Above-average snowfall in late winter and spring is expected to take a toll on the Upper Peninsula's deer.
The Michigan Department of Natural Resources says mild winters such as the region experienced from 2010 to 2012 are good for deer, improving their survival rates and helping pregnant does give birth to healthy fawns.
But harsh winters with deep snows limit deer movement and burn up their energy reserves.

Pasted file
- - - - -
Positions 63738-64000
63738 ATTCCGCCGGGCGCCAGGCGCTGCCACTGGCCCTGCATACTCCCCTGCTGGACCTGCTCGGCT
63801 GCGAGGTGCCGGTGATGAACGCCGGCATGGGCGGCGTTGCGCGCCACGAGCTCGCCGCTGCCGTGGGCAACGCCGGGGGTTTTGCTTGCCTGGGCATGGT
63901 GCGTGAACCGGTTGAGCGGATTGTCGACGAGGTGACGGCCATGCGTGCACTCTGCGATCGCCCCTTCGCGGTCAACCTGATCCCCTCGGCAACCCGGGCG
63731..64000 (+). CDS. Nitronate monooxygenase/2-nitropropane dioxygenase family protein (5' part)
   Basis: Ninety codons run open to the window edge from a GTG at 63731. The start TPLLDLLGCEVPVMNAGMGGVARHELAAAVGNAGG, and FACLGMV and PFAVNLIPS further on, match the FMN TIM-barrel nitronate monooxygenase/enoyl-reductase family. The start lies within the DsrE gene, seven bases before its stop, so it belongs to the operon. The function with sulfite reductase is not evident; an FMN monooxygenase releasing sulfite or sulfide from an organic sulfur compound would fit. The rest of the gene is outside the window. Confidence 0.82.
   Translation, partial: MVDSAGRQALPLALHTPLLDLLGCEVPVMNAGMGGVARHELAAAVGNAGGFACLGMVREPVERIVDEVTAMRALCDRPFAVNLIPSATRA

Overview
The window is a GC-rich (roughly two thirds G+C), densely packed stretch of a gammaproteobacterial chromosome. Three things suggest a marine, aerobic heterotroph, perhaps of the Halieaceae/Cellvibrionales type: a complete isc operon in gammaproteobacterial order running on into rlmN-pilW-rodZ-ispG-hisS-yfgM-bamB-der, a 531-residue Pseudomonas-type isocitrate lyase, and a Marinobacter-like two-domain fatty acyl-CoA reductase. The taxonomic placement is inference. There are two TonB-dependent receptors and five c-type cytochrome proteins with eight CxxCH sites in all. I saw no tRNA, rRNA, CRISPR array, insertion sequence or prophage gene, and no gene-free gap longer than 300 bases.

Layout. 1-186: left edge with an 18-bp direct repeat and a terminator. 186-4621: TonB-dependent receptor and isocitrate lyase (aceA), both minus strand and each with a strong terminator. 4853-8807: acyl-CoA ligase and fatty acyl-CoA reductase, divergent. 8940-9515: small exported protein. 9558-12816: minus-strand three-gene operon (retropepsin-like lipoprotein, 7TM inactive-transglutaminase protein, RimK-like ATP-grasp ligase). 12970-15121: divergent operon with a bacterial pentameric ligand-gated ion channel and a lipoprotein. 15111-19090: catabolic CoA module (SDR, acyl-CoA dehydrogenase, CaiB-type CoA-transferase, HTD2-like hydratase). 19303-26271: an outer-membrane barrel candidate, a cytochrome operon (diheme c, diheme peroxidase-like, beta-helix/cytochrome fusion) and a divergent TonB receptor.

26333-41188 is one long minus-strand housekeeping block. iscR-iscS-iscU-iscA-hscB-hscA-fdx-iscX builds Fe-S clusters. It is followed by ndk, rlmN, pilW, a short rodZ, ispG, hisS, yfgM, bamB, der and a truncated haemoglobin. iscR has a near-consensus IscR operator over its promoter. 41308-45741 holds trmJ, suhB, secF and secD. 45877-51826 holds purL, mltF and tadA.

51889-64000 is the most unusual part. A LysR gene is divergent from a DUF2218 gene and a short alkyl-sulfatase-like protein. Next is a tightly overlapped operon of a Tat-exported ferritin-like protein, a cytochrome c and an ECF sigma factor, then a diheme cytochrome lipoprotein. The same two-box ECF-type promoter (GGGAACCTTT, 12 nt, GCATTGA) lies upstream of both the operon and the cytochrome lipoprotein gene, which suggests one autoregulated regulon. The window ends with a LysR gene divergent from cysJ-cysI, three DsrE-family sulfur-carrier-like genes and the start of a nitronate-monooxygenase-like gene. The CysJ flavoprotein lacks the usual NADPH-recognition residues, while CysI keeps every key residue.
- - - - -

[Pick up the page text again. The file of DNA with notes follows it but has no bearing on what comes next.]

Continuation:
This year, the U.P. experienced heavy snow in February, March and well into April. DNR biologists say the region's deer are looking thin and lethargic. Some reports of deaths are coming in.
The DNR says it's too early to say how seriously the deer population has been affected. But they say if nothing else, its growth rate is likely to slow down.